Vaudoise Assurance

As I stand outside the front entrance to Vaudoise Assurance's five-story headquarters I can't seem to place why there's a familiar look to the place. Though only several blocks from Lake Geveva it's situated at the top of a steep incline allowing for great views of the lake area. Two monster-size trees (tall as the building) with gigantic tentacle-like branches obscure much of the front part of the structure. Thanks to12 foot high picture glass windows, one can, without entering the building see right through the large expansive lobby area and have a panoramic view of the lake.

While friendly receptionist Ursula Binggeli calls to find out who's my contact person I have a look around the marbled floor lobby/reception area. A large vase of fresh flowers sits atop the reception desk. The building has a definite early1960's look to it. Through my years of visiting companies I've become quite the wizard at dating buildings. Stepping outside and onto a garden terrace area my guess comes pretty close to being right on the mark when I examine a lawn sculpture next to a fishpond and find the date 1958 stamped on it.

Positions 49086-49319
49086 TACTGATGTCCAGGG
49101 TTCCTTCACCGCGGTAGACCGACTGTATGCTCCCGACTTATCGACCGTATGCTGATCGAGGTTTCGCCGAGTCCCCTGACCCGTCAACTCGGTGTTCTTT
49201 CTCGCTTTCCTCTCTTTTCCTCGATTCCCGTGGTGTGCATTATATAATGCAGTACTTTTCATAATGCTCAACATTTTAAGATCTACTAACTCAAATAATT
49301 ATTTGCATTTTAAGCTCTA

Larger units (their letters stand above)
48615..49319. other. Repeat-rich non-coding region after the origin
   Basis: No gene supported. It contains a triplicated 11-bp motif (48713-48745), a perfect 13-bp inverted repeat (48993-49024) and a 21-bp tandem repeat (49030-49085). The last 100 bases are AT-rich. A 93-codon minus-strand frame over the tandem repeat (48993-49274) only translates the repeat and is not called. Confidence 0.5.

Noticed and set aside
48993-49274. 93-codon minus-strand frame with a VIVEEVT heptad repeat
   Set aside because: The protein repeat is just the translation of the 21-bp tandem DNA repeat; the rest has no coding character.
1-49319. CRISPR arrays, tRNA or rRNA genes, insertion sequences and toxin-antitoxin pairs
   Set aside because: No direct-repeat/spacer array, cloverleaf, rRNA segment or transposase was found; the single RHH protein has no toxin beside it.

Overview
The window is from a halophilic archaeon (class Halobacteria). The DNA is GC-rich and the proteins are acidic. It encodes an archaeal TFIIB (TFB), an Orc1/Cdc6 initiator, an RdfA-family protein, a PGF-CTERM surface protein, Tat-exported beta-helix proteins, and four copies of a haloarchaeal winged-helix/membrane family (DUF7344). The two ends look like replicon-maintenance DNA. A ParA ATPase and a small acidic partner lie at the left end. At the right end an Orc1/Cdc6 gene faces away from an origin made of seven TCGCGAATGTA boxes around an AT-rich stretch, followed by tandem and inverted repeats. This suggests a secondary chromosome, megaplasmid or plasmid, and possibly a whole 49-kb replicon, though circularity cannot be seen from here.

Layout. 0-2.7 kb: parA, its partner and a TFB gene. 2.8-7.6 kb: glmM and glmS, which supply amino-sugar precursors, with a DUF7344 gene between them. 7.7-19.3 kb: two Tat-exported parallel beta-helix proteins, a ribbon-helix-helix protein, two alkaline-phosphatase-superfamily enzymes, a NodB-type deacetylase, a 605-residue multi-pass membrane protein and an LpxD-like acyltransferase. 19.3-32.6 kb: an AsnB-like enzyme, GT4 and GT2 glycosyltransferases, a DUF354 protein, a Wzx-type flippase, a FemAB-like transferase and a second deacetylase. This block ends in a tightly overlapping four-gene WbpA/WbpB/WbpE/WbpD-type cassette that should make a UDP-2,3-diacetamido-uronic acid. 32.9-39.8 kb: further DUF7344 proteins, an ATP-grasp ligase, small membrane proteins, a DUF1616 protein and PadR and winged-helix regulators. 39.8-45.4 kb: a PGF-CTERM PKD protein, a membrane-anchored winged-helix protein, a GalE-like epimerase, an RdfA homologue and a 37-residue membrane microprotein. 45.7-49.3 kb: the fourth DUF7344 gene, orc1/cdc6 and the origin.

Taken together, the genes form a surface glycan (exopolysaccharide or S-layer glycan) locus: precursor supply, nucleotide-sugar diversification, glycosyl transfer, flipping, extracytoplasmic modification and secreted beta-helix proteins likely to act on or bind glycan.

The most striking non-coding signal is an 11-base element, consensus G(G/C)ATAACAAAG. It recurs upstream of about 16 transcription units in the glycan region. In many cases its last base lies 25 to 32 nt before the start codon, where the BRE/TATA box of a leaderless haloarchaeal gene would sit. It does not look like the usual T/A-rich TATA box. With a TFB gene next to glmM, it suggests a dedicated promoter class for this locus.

I'm put on the phone with CEO Rolf Mehr's secretary who seems to have been misinformed as to the purpose of my visit. Why do I say this? Well, she starts talking about how the company donates money to various causes etc… until I interrupt her and explain I'm not here asking for a donation.

Christina Gaggini from Corporate Communications ends up being my contact person and immediately clears up why the place looks familiar. Jean Tschuni, the building's architect, was also responsible for Nestle's lakefront head office located about 20 miles down the road. I visited Nestle six years ago and their much larger building also featured the see-through-the-lobby to the lake view.

With over $900 million in revenues and 1,270 employees, this 107-year old company is the ninth largest insurer in Switzerland.

A combined total of 400 employees work in this five-story building (built in 1958) and the eight-story structure (built in 1986) located right across the street. Gaggini says it's about a seven-minute walk to Lausanne's city center and the company's art collection would be described as modern, consisting primarily of Swiss artists. No executive dining rooms with everyone eating in the company cafeteria. Smoking is allowed in the workplace.

CEO Mehr's third floor office facing the lake contains several unusual items: a pair of boxing gloves and, a deep-sea diving helmet minus the rest of the suit. Unfortunately he's not around to explain the stories behind them. Any unusual employee perks? How about 20% discount off your insurance.